posted 26 Apr 2007 in Volume 10 Issue 7
Workshop: Enterprise content management
There is no special formula for selecting the right enterprise-content-management package. However, with the breadth of users, business processes and applications involved, purchasers must nevertheless choose carefully.
By Alan Pelz-Sharpe
Software selection and purchasing has always been a thorny issue. Vendor demonstrations need to be closely examined and vendors themselves forensically questioned – do their claims really stand up? And organisations need to look critically at their own needs – not get carried away – and see how well these match with the capabilities genuinely offered by the software on the shortlist.
And then there’s the issue of price and implementation time and costs.
With enterprise-content management (ECM) software, a good first step is to take a thorough inventory of content silos and their owners (you’ll need to do this sooner or later), and base-level corporate infrastructure (human, knowledge, physical) for the project. A complete enterprise-content audit may sound like overkill, but look deeply at what you have and what you find may well surprise you.
The natural inclination in an ECM deployment is to develop expansive requirements.
This is okay as a starting point, but at each step in the process, you’ll want to ask your team, ‘How important is it really that this aspect or process be automated?’ Remember you are not building the perfect system, just a great one.
Furthermore, no single platform presently on the market can address the entire ECM lifecycle seamlessly. Remember that complete requirements are nice, but prioritised requirements are gold. Knowing the features or attributes that are more important than others will make it easier to compare the vendors and will also help you keep costs in line with your budget.
At this point, you may wish to sound out either your favoured systems integrator or a handful of vendors who would appear to be a suitable match, especially on broad-brush cost estimates, to help inform the next step.
This can be done by issuing a request for information (RFI), of course. However, avoid a vendor dog-and-pony show at this point. It is premature and will waste your time (and theirs).
Develop use cases or scenarios
Sometimes called ‘scenarios’, use cases can provide a much richer way of describing your needs and connecting them to business benefits. Use cases can also vastly simplify and speed up the vendor selection process by giving everyone a target to aim at and team members can understand vendor offerings much better if they are discussed and demonstrated using scenarios that they face every day.
We like to develop use cases that start with an ‘as is’ and then describe an ideal ‘to be’. This gives vendors a better idea of what you’re trying to accomplish.
It also enables you to achieve some actual improvements, rather than just an ECM software implementation that mirrors what is already in place. The more detailed your use cases are, the more you will be able to differentiate solutions. But if time is short, even simple use cases may suffice.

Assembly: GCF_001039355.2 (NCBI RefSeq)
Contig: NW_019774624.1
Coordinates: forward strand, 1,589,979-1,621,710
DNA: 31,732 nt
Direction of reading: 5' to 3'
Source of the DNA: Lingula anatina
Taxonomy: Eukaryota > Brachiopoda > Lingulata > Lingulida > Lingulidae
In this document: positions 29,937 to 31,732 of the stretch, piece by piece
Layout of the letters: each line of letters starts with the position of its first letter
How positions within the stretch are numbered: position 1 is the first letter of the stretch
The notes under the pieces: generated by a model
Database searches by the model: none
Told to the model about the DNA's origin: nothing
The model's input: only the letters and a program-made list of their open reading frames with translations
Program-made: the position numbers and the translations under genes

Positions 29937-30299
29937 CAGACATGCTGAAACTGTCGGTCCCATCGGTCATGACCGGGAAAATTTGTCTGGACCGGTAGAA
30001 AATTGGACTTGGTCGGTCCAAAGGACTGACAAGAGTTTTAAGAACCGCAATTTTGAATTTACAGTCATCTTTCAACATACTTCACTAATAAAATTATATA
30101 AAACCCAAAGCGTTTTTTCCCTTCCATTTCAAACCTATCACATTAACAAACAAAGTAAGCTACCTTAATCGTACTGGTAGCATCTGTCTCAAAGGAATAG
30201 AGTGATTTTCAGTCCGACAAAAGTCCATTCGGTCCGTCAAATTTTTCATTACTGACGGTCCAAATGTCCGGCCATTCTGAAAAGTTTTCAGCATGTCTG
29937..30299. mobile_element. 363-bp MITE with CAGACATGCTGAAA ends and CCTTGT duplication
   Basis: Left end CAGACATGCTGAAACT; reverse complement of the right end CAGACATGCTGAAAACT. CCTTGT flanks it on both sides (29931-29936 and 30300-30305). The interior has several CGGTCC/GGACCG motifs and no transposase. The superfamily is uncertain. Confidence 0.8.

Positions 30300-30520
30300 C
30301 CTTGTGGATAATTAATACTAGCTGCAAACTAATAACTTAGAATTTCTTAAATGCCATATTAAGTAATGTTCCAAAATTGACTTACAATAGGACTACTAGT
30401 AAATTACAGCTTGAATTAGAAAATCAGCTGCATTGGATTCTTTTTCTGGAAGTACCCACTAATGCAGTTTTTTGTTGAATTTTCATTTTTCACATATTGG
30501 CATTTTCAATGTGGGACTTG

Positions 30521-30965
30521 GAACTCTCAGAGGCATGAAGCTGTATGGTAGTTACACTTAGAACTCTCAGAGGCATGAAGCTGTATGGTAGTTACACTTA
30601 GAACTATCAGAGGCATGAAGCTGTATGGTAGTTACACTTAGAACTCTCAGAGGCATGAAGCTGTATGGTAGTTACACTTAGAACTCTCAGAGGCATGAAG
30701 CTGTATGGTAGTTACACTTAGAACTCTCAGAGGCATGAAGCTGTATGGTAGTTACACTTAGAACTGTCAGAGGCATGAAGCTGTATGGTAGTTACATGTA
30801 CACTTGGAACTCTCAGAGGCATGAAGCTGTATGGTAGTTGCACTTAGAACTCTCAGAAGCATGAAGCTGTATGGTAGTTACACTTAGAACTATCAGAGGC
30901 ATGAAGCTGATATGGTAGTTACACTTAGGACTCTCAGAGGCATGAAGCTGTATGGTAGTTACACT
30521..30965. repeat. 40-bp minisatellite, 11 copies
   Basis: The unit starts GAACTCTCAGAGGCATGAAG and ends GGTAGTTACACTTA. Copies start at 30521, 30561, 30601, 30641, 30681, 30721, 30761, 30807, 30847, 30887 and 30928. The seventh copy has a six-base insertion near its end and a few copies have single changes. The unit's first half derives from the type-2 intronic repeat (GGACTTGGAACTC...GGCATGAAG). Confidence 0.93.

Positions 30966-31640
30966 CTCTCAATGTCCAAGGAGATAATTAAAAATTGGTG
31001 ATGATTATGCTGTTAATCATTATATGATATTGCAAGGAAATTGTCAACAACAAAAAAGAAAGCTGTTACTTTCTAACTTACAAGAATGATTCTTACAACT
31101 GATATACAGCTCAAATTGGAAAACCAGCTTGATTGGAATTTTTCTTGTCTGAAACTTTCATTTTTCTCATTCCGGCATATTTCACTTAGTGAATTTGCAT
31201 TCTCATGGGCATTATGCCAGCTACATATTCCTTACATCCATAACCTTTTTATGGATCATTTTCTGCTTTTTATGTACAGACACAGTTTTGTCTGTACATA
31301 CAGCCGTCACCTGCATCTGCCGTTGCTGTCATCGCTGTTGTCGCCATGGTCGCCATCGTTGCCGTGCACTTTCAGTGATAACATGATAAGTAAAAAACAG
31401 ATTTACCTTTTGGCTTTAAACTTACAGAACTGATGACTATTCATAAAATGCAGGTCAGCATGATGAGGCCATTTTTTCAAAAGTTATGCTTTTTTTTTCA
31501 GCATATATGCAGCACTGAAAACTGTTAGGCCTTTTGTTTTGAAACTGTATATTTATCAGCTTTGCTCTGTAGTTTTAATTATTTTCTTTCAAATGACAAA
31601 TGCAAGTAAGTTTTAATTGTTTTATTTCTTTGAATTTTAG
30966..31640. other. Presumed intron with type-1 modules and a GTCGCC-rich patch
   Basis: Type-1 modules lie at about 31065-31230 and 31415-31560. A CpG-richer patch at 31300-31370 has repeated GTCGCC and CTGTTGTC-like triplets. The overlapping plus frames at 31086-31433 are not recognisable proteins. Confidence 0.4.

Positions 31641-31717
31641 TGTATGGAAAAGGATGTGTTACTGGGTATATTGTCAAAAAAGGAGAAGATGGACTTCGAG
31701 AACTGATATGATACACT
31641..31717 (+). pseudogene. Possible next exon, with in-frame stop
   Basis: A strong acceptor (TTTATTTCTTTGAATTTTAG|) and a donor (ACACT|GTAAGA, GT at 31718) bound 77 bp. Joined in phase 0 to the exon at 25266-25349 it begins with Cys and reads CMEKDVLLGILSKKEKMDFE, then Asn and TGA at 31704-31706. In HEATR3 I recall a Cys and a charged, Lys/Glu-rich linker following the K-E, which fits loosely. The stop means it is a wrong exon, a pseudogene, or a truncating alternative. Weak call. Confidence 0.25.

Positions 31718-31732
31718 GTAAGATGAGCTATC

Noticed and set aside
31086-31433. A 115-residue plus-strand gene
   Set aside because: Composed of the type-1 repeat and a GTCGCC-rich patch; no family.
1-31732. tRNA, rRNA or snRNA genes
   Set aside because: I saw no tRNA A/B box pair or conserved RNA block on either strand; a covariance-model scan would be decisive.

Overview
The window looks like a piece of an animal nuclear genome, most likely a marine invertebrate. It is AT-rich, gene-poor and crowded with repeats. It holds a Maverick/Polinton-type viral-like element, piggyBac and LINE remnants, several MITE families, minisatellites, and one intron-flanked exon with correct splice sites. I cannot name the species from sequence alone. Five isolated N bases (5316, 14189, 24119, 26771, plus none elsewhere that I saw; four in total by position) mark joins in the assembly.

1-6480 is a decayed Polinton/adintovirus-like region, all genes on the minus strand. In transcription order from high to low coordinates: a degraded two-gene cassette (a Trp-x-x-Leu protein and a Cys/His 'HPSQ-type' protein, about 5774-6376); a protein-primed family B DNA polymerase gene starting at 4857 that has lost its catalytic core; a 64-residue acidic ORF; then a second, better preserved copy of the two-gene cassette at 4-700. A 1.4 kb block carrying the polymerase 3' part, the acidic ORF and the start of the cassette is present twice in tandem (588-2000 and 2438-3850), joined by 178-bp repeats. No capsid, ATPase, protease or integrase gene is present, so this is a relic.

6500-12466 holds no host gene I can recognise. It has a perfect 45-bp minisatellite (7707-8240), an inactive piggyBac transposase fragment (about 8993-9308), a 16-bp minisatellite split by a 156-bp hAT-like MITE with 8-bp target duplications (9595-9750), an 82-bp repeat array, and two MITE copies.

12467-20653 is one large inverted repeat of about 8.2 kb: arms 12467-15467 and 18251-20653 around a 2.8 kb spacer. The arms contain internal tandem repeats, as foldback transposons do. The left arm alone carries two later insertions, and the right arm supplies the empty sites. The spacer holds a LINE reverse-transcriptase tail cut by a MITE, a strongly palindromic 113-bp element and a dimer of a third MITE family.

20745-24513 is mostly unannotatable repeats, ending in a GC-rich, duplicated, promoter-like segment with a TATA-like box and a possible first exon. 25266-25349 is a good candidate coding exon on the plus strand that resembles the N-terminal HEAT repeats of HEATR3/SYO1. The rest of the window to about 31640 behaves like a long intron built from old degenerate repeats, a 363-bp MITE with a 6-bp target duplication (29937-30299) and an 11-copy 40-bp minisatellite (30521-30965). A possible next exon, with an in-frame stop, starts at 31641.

Consider the following:
Susan in the Paris mail room sends incoming bundles of letters to each department for local sorting by legal secretaries – who then assemble relevant documents into manual case folders. When lawyers need to collaborate with others, their secretary scans documents on the local scanner/copier and posts the hard-copy documents to the other office or, in some cases, sends TIFF images via e-mail. When close collaborative work between various offices is required, this is usually managed via teleconference or by one party or the other travelling to meet in person.
Susan in the mailroom opens a letter that contains a signed document from a client of the Paris legal firm she works for. She scans the document, which is in fact a completed form that had been despatched to the client for completion some weeks ago. Once scanned, the ECM system recognises the form, reads some elements of it and triggers a workflow. The electronic form is automatically sent to the secretary of the lawyer dealing with the matter and this is registered into the ‘case’ along with other pertinent documents.
In parallel, Susan has sent by internal mail the original hard-copy document to the records management department for processing. The lawyer assigned to this case opens up the report that has been assembled by her secretary and immediately realises that the completed form details will require expert examination by her colleague in another office. She sends the case to him along with an electronic request for them to meet in a secure team-room to work on their response to the new information together.
What you have done here is signaled to the ECM vendor that:
- Scanning, imaging and recognition techologies are an essential part of this solution;
- Security and confidentiality (potentially digital-rights management or DRM) are very important factors;
- Strong collaborative environments are neccesary;
- Records management issues may not have been thought through fully;
- You have a need for strong workflow and case-management capabilities.
You could have skipped the ‘as is’ piece, though bidders will find it very useful. More importantly, you’ve given vendors something very concrete to propose against and demonstrate when they meet you.